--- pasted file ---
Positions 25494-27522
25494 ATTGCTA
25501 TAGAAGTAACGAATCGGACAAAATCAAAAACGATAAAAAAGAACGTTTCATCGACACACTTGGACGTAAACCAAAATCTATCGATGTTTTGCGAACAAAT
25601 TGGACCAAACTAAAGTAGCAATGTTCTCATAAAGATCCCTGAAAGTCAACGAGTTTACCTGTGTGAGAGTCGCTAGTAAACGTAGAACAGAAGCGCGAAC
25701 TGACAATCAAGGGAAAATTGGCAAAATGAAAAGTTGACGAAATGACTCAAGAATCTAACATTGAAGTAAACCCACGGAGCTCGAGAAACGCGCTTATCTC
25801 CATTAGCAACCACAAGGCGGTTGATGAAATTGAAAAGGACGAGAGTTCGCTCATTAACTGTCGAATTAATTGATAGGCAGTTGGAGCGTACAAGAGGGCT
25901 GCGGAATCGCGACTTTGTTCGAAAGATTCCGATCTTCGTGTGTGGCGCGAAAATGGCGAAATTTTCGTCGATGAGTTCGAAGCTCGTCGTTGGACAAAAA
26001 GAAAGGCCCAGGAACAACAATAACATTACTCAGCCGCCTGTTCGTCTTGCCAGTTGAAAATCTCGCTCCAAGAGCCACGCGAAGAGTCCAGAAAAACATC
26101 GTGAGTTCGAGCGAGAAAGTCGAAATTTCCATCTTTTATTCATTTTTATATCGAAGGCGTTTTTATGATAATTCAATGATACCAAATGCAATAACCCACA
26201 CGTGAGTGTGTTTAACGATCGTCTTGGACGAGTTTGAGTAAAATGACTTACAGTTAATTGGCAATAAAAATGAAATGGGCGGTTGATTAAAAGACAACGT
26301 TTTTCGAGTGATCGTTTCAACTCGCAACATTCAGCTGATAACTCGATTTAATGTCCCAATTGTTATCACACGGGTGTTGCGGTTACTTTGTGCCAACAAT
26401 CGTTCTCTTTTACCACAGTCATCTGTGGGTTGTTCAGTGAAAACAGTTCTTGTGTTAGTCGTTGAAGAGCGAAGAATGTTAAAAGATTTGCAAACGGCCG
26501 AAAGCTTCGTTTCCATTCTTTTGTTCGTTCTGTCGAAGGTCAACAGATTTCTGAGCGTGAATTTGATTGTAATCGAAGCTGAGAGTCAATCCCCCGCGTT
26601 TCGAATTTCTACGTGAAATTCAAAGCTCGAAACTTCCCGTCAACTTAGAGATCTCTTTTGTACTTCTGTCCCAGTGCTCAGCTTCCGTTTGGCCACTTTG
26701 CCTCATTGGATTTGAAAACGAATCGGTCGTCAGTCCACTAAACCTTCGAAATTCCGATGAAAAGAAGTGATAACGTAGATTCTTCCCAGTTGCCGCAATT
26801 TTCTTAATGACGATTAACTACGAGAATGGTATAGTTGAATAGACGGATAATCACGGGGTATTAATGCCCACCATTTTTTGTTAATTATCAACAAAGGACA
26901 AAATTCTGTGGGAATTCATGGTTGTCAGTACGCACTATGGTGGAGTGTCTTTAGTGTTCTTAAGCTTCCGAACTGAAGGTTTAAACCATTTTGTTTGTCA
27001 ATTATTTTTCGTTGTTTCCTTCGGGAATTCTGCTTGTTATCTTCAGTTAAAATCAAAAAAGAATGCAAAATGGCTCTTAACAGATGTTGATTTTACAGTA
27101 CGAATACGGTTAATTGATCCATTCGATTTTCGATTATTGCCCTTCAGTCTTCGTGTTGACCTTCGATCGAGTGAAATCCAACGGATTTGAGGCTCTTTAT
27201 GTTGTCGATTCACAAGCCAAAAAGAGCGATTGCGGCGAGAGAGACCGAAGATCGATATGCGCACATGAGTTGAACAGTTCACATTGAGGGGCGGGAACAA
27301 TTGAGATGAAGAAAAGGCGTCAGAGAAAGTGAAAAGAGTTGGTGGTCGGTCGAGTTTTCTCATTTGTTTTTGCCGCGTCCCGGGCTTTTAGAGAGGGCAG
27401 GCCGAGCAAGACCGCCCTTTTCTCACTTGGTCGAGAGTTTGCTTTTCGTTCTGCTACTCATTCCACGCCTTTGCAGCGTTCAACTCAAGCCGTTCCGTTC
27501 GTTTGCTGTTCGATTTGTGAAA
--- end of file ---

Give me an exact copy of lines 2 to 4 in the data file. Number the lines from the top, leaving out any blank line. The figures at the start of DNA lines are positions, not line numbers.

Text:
25494 ATTGCTA
25501 TAGAAGTAACGAATCGGACAAAATCAAAAACGATAAAAAAGAACGTTTCATCGACACACTTGGACGTAAACCAAAATCTATCGATGTTTTGCGAACAAAT
25601 TGGACCAAACTAAAGTAGCAATGTTCTCATAAAGATCCCTGAAAGTCAACGAGTTTACCTGTGTGAGAGTCGCTAGTAAACGTAGAACAGAAGCGCGAAC